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A Dictionary of Mutual Understanding

4.01  ·  Rating details ·  3,872 ratings  ·  584 reviews
In the tradition of Memoirs of a Geisha and The Piano Teacher, a heart-wrenching debut novel of family, forgiveness, and the exquisite pain of love
When Amaterasu Takahashi opens the door of her Philadelphia home to a badly scarred man claiming to be her grandson, she doesn’t believe him. Her grandson and her daughter, Yuko, perished nearly forty years ago during the bomb
Paperback, 292 pages
Published December 1st 2015 by Penguin Books (first published July 16th 2015)
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Lovemystarbucks No—you have to realize that the Japanese almost immediately went from enemy to ally. The U.S. was occupying their country and guiding their formation…moreNo—you have to realize that the Japanese almost immediately went from enemy to ally. The U.S. was occupying their country and guiding their formation into a democracy (a lot of worry at this time with the Soviets and Communist China and trouble brewing in Korea)...

Also—why would Americans shun the Japanese over the Atomic Bomb? If anything, the Americans should be ashamed of what had happened—though I was not alive then and don’t know what the news coverage was like, so I don’t know if the public realized the true devastation at the time. I know the motto now is “ never again” and every Japanese that I have met is very peace oriented. (I lived in Japan for 4 years and continue to be very involved with the Japanese community).(less)
Kimberly She wanted to know what he asked her to keep on their way out of the garden on the way to school. At the beginning of the book it is mentioned to be a…moreShe wanted to know what he asked her to keep on their way out of the garden on the way to school. At the beginning of the book it is mentioned to be a praying mantis. (less)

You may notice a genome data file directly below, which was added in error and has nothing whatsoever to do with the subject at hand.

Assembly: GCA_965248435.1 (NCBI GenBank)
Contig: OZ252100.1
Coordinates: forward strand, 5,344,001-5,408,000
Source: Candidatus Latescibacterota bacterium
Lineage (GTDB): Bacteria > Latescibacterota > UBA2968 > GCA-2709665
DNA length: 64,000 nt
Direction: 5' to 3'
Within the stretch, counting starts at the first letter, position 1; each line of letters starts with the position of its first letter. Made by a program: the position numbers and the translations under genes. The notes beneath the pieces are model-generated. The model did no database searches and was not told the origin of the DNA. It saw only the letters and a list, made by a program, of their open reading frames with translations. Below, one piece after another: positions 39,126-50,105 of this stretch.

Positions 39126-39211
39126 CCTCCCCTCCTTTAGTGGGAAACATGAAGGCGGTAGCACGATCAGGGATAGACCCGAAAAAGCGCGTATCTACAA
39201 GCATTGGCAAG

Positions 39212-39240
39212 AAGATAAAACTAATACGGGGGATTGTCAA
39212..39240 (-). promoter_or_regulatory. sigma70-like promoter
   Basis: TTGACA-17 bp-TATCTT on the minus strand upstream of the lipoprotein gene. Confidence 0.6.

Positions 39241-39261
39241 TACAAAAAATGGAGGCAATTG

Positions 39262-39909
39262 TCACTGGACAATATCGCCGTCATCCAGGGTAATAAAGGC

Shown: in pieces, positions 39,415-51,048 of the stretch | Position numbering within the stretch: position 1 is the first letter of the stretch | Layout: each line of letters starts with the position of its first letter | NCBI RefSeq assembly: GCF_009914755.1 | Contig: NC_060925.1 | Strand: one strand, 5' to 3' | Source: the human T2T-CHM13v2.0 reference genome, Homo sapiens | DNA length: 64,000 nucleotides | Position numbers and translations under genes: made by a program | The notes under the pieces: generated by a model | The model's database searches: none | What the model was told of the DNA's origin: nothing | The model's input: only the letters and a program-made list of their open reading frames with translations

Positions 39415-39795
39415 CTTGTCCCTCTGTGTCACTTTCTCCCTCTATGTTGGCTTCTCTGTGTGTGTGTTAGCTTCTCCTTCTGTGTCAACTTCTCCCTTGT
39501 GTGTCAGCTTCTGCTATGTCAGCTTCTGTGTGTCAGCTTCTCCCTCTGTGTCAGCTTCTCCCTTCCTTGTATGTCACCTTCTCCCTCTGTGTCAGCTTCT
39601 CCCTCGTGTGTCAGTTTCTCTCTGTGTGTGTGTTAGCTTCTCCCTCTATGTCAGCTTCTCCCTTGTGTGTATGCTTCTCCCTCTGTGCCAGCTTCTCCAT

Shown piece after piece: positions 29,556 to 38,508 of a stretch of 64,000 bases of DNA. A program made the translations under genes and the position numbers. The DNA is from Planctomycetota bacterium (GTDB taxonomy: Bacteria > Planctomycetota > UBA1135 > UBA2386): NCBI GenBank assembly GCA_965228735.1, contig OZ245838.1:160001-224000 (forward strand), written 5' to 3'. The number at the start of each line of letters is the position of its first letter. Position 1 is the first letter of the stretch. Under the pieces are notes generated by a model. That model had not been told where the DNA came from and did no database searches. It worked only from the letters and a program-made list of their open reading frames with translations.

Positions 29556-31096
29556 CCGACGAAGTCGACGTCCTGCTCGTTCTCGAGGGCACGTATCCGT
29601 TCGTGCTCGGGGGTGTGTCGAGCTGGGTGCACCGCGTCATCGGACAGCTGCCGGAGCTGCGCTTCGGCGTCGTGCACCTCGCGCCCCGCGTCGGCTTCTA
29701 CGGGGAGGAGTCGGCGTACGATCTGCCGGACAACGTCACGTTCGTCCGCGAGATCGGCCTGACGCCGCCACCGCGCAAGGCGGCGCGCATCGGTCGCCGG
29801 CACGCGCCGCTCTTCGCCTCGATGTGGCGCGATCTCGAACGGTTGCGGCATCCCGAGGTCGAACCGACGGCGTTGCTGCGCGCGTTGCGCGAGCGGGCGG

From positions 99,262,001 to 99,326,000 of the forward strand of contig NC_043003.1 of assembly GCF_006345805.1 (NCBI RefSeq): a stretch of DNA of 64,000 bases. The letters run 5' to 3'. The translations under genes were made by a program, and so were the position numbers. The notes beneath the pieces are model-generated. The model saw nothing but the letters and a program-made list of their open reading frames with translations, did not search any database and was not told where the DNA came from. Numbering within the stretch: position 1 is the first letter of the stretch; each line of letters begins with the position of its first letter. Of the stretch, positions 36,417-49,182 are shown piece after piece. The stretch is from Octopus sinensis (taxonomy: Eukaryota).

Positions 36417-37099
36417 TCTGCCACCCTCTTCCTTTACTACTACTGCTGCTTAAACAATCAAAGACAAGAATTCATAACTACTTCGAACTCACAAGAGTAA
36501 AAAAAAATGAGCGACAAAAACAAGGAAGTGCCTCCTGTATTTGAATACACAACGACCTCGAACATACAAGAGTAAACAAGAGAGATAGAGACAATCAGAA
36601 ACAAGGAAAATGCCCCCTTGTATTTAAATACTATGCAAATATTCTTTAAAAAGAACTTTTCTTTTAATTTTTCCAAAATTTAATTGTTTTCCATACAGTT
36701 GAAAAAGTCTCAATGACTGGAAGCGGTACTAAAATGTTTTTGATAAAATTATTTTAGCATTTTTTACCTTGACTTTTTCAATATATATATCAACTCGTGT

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4.01  · 
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 ·  3,872 ratings  ·  584 reviews

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Diane S ☔
Sep 12, 2015 rated it really liked it
3.5 Pikadon, pika meaning bright light and don, meaning boom. The word the Japanese use when referring to the bombing by the Americans of Nagasaki. This is where this story starts, the bombing which will cost Amaterasu her daughter and young grandson. She and her husband will move to America, no longer to bear the memories in their own country. Where forty years later a badly scarred man will arrive at her door claiming to be her grandson.

The effects of the bombing surrounds this story that goes
Jenny (Reading Envy)
An elderly woman has a visitor claiming to be her grandson from Nagasaki, who she believes to be dead. The story unwinds through letters, diaries, memories, and several generations. I really enjoyed the structure of the novel, the way it started with a word from a dictionary and gave a definition and cultural context. I also think we talk far more about Hiroshima and very little about Nagasaki; I felt like I had learned a lot about the place and the people by the time the novel was through.

Sep 11, 2016 rated it really liked it
“A Dictionary of Mutual Understanding” is a breathtaking work of literary historical fiction. It’s a story detailing the life of Amaterasu Takahashi, born in the early 1910’s in Nagasaki to a poor couple. Amaterasu, aka Ama, lived through two world wars and knew the pain and heartache that war leaves it’s citizens, and how to be a survivor. Beyond historical fiction, it’s a literary domestic fiction work of forgiveness.

The story begins in modern day Pennsylvania, when Ama receives a male, badly
A Dictionary of Mutual Understanding is about the devastation of war and the impact it had on one particular family, after an atomic bomb was dropped on Nagasaki.

I loved the style this book was written in and the way the story gradually came together. In places this was rather an emotional read, but overall a compelling story that felt very real.

The definitions at the beginning of each chapter were fascinating and gave me an insight in to Japanese culture, and how it differs so much from that of